Liability in defamation for third-party Facebook users’ comments

On 8 September 2021, the High Court published its decision in the case of Fairfax Media Publications Pty Ltd v Voller; Nationwide News Pty Limited v Voller; Australian News Channel Pty Ltd v Voller [2021] HCA 27. The decision will impact everyone who is active on social media and has already led to a change in the way many prominent individuals and organisations manage their online interactions with the public.

The facts

Dylan Voller, a former detainee from the Northern Territory, commenced litigation against three media outlet giants in the NSW Supreme Court in an attempt to sue them in defamation for comments made about him on their Facebook posts by third-party Facebook users.

The progress of the defamation case was waylaid due to a dispute over whether the media outlets were publishers of the comments for the purpose of establishing defamation.

The decision

By a 5:2 majority, the High Court found that the three media outlets were liable for defamatory comments made on their posts by third-party Facebook users. Although it was not alleged that the media outlets themselves had posted any defamatory matters, the High Court decided the media outlets were “publishers” of the comments which were made on their posts, as they “encouraged and facilitated” the making of the comments.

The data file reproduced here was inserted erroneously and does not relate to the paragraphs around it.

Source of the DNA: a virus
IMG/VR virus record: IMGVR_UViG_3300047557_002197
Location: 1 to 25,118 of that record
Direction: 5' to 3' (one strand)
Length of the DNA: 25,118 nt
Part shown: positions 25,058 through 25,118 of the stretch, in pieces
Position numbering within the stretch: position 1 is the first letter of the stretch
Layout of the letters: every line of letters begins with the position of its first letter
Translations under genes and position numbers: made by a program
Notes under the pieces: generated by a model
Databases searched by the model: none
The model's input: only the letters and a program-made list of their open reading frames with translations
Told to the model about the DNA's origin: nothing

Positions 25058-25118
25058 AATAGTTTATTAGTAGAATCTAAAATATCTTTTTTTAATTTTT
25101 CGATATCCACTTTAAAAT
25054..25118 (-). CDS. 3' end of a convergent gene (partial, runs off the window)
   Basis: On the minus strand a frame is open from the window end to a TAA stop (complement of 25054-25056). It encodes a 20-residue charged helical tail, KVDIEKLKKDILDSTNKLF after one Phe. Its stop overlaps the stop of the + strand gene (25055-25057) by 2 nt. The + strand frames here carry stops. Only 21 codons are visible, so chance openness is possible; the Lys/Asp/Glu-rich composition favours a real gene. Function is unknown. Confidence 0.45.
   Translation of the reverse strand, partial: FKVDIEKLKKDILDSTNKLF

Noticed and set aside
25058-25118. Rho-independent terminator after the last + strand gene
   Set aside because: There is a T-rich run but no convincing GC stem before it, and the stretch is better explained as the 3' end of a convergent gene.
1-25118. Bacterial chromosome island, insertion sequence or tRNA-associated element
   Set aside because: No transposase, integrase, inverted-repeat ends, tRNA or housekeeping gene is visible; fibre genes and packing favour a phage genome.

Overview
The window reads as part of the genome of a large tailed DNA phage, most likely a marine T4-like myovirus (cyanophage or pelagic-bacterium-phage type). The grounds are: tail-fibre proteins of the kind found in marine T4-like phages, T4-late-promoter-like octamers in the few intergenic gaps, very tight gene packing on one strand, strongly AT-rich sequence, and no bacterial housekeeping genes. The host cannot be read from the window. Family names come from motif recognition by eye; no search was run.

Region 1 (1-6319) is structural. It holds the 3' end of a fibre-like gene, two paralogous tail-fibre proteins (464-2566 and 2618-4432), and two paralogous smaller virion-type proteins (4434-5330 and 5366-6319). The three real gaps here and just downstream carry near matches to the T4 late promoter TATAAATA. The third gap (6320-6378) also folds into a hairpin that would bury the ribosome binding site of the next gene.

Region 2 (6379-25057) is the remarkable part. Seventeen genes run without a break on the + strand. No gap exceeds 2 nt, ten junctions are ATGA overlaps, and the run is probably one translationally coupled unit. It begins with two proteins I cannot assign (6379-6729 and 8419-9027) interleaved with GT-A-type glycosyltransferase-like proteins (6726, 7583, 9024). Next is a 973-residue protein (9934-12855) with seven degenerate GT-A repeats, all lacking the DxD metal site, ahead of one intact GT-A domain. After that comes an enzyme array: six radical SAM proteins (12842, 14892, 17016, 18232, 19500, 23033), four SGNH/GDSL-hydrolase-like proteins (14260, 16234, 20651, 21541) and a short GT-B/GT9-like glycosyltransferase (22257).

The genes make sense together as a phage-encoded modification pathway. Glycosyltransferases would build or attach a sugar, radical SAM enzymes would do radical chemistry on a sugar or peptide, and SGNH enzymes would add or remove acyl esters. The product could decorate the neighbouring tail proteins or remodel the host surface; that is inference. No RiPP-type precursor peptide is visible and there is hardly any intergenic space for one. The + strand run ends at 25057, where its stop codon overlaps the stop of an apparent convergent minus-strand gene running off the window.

The implications

The decision in this case not only applies to media outlets and Facebook pages, but will also impact any person with a website or social media page. The owner of a social media page may be found liable in defamation for comments made by third parties, even if they were not aware of the existence of the comment or its content.

The response

In a snap response to the decision, a number of people and organisations with a large social media presence and following have turned off the commenting function on many of their Facebook posts, including the Tasmanian Premier, Peter Gutwein.

What you need to do

If you or your company is an active online poster and sharer, especially of material that may be considered contentious, you may wish to consider monitoring comment sections or even turning off the commenting function until the broader implications of this decision become clear.

More information

If you have any queries or would like further information about this article, please contact:

Justin Hill
Principal
M: 0418 578 701
E: jhill@pageseager.com.au

Sarah Standen
Lawyer
T: (03) 6235 5147
E: sstanden@pageseager.com.au

Published: 20 October 2021

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